• Halwi: A sweetmeat seller.
  • Havildar: A Native Infantry Sergeant.
  • Havildar Major: A Native Infantry Sergeant Major.
  • Hookah: A hubble-bubble pipe.
  • Hookah burdwar: The servant who recharges the hookah with tobacco and rosewater.
  • Howdah: An elephant carriage fixed to the back of the animal.
  • Hurkara: A runner or foot messenger.
  • Imam: A Muslim elder and/or priest.
  • Jang dida: Someone who has experienced war; a campaign veteran.
  • Jangli: A forest.
  • Jat: The hereditary warrior tribe of Rajputs.
  • Jellabi: Sweets.
  • Jemadar: A Native Infantry Lieutenant.
  • Jheel: A swamp.
  • Juldi (or Juldee): Hurry up
  • Kala Pani: The sea (literally ‘Black Water’).
  • Kansama: A butler.
  • Kalakasi: Someone employed to pitch tents.
  • Khitmagar: A bearer or male servant.
  • Khotwal (or Kotwal): A Native Official or Magistrate of the Bazaar.
  • Khud: A Steep slope, precipice, or abyss.
  • Kit (or Khit): Equipment.
  • Kootub (or Kutub): A small village.
  • Koss: The Indian measurement for a distance of two miles.
  • Kot Duffadar: A Native Cavalry NCO.
  • Ksatriya: The Lordly or Warrior caste. The second highest caste in the caste system.
  • Kurta: A frock coat.
  • Lakh: One hundred thousand rupees (A lakh of rupees was worth about £10,000 in 1857).
  • Lascar: A camp follower, general labourer, or native sailor.
  • Lat: Great, big, or large.
  • Loot: Plunder.
  • Lotah: A drinking vessel.
  • Maidan: The plains or any large, flat area.
  • Maharajah: A King.
  • Mahout: A hereditary elephant driver.
  • Mall: The main street in a town or city.
  • Maulvi: A learned man, often a doctor. (Usually used to describe a Muslim.)
  • Maund: A measure of weight of approximately 80 pounds.
  • Memsahib: A lady; the term was common usage for an British Official’s or Officer’s wife.
  • Mistry: A workman, builder, or mason.
  • Mleccha: The casteless ‘Untouchables’ who were outside the caste system. They were usually employed doing the most menial and/or degrading tasks that no Indian of caste would do.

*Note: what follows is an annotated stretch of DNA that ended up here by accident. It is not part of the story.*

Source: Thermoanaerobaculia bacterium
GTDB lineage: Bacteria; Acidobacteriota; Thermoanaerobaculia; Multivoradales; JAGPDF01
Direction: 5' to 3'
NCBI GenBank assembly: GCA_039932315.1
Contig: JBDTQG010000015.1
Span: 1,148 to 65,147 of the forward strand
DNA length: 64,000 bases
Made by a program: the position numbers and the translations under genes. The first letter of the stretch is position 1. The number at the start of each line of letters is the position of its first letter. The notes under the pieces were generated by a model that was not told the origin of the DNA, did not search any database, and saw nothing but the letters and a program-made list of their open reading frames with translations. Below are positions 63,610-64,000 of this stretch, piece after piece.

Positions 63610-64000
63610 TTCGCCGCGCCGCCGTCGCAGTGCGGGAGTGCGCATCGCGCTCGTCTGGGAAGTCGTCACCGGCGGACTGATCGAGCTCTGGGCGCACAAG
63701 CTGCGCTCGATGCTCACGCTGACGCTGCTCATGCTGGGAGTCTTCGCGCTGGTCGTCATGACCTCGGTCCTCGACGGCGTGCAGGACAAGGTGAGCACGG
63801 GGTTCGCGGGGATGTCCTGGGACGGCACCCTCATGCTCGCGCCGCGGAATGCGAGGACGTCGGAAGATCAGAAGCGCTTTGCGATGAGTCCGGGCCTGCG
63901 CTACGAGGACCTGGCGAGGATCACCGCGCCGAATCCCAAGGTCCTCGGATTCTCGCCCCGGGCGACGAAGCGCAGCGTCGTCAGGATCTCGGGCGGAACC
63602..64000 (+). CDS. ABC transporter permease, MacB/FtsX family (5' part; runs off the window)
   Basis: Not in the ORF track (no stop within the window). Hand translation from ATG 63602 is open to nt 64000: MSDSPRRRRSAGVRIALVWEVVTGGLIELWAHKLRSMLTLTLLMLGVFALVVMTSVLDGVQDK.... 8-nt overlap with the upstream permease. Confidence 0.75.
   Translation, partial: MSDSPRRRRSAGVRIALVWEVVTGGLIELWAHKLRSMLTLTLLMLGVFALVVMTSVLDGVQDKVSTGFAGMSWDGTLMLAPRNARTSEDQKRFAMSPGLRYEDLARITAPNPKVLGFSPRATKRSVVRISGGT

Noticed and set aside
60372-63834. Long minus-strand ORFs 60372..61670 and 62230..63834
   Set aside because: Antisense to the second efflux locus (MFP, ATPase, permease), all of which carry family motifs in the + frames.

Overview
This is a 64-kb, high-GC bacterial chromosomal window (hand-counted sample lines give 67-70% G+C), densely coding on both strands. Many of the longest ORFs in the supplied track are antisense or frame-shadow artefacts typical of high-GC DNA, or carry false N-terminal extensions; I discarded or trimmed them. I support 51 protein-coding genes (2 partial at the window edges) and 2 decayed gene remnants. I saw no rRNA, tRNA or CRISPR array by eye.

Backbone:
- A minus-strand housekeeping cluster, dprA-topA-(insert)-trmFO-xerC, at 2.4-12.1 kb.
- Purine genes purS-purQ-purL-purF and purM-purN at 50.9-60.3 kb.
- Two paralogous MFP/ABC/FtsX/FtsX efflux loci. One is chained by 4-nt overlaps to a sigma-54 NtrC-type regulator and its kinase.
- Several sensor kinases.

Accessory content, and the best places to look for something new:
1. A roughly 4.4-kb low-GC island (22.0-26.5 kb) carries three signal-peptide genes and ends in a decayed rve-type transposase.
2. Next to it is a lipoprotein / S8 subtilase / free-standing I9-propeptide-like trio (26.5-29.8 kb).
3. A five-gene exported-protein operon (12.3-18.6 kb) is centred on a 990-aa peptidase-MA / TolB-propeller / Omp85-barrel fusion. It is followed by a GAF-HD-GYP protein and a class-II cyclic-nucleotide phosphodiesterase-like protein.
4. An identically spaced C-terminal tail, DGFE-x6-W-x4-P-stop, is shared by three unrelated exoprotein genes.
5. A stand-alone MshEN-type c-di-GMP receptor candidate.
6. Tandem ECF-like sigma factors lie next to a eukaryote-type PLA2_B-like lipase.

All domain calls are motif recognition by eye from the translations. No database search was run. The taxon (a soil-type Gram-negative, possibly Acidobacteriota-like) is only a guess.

• Mofussil: The countryside.
  • Mohur: A gold coin worth sixteen rupees.
  • Muezzin: The man who calls Muslims to prayer from the minaret of a mosque.
  • Mufti: Civilian clothes as opposed to uniform.
  • Mullah: A Muslim religious leader.
  • Muggar: A river crocodile.
  • Munshi: A tutor or teacher.

4 comments:

  1. Many of these words remind me of the books I have read about India over the years. Kipling comes to mind (of course) but also the excellent fiction works such as by Talbot Mundy,Francis Yeats-Brown (Lives of a Bengal Lancer) and other literature of and about the British Raj era. There are others that come to mind too: The Jewel in the Crown, George MacDonald Frasier’s Flashman Series, E. M. Forester’s A Passage to India, Kayne’s The Far Pavallions and Paul Scott’s Raj Quartet.

    I recommend among the many military and historical non-fiction book James Morris’ Heaven’s Command which is both an overview and a social narrative about what it was to be a colonial Victorian and how it grew from its Georgian East India Company roots.

    ReplyDelete
  2. CoastConFan,

    The is a lot of 'forgotten' literature about British India ... and I hope that I have done my 'bit' to try to revive interest in it.

    John Masters is one author whose books seem to be less read these days, and yet I think that they are excellent.

    All the best,

    Bob

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  3. Masters' works have never been commonly available here in the US outside of a few imports. It's one of those things: "England and America are two countries divided by a common language." George Bernard Shaw. He also touched on wargames (I suspect) when he said, "We don't stop playing because we grow old; we grow old because we stop playing." Keep on playing!

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  4. CoastConFan,

    I did not realise that John Masters's books were not readily available in the US.

    I like the Bernard Shaw quote ... and it certainly does apply to wargaming, although I suspect that as a confirmed pacifist GBS might not have seen wargaming as a suitable hobby!

    All the best,

    Bob

    ReplyDelete